|Illustration by Chad Sergesketter|
courtesy of Exile Game Studio
Sure, the zombies might be amazingly gross or glow with radioactivity, but you have to admit that watching 90 minutes of nothing but a bunch of moaning, rotting corpse-monsters would be a pretty boring.
The zombies might be what brings you to the theater, but the thing that makes you remember the movie, recommend it to your friends, and watch the DVD over and over is the living, talking people. The characters.
Since George Romero established the genre in his 1968 masterpiece Night of the Living Dead, zombies have served one purpose only: to put pressure on the characters.
When characters are under pressure, they reveal who they really are. Do they stay calm or freak out? Do they have the guts and the brains to succeed, or do they look for the easy way out? Do they sacrifice themselves to save others, or do they trip their comrades to serve as bait for the horde?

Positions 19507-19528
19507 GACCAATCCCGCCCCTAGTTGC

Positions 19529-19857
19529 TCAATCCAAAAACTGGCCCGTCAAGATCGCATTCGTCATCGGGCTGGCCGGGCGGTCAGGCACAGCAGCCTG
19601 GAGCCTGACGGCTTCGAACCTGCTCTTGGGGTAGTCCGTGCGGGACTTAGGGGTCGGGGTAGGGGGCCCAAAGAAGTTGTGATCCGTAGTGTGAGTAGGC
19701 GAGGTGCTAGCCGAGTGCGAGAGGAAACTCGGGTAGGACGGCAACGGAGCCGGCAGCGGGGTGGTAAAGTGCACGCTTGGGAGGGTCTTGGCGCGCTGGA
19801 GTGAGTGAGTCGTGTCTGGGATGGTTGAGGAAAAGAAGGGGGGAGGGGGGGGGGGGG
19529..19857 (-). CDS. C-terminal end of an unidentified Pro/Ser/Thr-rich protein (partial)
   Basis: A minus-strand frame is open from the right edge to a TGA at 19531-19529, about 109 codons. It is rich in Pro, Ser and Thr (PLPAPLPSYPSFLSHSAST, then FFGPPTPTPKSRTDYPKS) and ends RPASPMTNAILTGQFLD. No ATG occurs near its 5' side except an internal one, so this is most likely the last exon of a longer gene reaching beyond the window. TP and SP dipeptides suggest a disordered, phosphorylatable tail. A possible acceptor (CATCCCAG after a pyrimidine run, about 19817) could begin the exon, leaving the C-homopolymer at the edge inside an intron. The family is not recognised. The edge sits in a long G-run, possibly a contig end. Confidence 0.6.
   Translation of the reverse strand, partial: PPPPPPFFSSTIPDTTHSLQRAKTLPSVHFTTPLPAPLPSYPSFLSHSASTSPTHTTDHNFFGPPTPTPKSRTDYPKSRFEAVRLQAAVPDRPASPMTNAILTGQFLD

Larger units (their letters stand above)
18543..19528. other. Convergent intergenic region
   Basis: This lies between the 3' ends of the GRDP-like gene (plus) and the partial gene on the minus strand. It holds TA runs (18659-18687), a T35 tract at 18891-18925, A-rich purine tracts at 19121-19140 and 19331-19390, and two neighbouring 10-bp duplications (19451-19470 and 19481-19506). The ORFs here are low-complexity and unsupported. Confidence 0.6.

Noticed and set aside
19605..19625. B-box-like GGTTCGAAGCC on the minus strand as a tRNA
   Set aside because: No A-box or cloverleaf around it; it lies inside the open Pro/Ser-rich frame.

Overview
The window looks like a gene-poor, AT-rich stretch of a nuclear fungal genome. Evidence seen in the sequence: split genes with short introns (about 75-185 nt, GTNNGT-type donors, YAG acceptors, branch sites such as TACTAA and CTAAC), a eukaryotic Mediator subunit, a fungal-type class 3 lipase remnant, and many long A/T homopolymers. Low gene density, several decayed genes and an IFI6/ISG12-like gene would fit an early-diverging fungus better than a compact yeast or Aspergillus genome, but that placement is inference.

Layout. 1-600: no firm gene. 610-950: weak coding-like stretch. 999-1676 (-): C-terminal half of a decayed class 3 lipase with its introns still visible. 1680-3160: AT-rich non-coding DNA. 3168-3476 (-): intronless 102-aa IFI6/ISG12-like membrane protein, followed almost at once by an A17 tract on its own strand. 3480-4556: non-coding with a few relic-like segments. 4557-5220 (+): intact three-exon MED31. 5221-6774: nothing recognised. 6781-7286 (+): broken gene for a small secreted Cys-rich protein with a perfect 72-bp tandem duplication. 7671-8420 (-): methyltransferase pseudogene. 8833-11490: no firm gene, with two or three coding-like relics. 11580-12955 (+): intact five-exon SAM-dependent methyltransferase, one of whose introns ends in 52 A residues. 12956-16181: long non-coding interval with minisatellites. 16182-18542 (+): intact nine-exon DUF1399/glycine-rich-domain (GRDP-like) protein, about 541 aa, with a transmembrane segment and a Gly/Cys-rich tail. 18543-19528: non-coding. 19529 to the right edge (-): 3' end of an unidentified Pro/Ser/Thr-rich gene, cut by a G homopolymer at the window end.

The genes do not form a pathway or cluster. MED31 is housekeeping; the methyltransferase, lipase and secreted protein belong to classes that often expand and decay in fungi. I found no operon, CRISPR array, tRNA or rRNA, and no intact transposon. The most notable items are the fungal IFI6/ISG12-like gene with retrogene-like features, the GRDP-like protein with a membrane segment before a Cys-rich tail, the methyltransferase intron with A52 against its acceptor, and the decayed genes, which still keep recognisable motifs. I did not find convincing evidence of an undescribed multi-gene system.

We would never know the answers if the characters weren’t forced to deal with the zombies. Or, for those of you considering stories that don’t involve the undead (I suppose such stories are theoretically possible…) the same goes for characters forced to deal with hurricanes, or family arguments, or cultural friction, or whatever.
The bottom line is that it all comes down to the characters. If you're a writer, consider carefully how your zombies (literal or figurative) serve to put your characters into the pressure cooker. If you're a reader.. enjoy the chase! and never stop thinking about what you would do if you were in that tight spot.
Be good, and dream crazy dreams,
Sechin Tower is a teacher, a table-top game designer, and the author of Mad Science Institute. You can read more about him and his books on SechinTower.com and his games on SiegeTowerGames.com